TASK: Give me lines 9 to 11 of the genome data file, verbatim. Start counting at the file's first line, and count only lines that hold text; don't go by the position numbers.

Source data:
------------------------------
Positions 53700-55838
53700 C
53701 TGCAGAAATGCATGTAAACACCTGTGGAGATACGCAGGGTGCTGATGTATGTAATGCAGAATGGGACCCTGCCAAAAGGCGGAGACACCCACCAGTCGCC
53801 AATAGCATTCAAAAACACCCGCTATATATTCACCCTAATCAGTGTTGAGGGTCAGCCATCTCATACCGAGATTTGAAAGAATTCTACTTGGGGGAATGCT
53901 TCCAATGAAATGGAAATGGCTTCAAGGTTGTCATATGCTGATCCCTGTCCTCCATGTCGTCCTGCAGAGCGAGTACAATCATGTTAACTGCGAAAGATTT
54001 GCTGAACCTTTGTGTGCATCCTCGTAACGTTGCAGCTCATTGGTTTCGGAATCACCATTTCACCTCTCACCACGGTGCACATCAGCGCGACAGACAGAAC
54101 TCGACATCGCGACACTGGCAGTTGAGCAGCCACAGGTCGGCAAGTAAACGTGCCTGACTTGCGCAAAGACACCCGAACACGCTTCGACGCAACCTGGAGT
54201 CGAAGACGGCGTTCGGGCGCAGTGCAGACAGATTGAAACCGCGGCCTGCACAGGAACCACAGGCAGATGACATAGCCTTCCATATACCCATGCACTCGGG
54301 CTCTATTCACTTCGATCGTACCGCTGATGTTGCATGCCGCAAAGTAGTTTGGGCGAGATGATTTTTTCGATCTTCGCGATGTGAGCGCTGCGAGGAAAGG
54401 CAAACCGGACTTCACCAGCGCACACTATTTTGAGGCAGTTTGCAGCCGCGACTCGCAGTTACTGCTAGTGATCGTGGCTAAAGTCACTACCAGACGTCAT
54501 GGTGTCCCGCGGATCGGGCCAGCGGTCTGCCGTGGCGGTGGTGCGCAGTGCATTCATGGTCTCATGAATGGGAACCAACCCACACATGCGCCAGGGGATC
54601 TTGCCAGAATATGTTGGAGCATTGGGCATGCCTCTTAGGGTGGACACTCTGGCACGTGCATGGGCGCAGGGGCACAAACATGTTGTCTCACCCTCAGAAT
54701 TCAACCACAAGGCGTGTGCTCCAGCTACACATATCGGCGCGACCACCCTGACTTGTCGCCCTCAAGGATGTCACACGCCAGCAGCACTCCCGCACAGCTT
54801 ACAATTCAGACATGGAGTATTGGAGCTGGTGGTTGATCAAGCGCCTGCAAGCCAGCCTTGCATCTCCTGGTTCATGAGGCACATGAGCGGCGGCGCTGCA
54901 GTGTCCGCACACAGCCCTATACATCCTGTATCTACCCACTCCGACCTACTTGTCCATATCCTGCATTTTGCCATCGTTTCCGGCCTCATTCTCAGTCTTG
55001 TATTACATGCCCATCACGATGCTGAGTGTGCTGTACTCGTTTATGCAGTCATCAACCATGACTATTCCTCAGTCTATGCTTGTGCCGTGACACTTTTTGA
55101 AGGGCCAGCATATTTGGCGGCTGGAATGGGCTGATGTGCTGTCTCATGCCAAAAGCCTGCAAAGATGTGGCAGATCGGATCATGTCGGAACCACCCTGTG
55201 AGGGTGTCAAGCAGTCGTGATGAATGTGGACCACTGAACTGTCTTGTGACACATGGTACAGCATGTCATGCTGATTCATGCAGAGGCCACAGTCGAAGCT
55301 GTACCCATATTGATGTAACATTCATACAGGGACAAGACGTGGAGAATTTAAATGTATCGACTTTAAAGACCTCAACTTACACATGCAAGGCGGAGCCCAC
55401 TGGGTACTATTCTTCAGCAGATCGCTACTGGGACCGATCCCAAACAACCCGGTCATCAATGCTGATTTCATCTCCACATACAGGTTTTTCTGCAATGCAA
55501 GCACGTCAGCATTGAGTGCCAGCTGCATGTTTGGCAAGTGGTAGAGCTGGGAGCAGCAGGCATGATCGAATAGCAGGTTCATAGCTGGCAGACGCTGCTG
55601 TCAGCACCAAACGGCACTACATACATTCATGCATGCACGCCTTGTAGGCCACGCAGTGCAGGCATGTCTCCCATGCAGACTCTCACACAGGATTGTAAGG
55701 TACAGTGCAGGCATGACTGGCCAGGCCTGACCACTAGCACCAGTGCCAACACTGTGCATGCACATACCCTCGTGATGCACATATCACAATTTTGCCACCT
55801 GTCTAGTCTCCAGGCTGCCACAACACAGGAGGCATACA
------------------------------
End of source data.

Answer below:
54301 CTCTATTCACTTCGATCGTACCGCTGATGTTGCATGCCGCAAAGTAGTTTGGGCGAGATGATTTTTTCGATCTTCGCGATGTGAGCGCTGCGAGGAAAGG
54401 CAAACCGGACTTCACCAGCGCACACTATTTTGAGGCAGTTTGCAGCCGCGACTCGCAGTTACTGCTAGTGATCGTGGCTAAAGTCACTACCAGACGTCAT
54501 GGTGTCCCGCGGATCGGGCCAGCGGTCTGCCGTGGCGGTGGTGCGCAGTGCATTCATGGTCTCATGAATGGGAACCAACCCACACATGCGCCAGGGGATC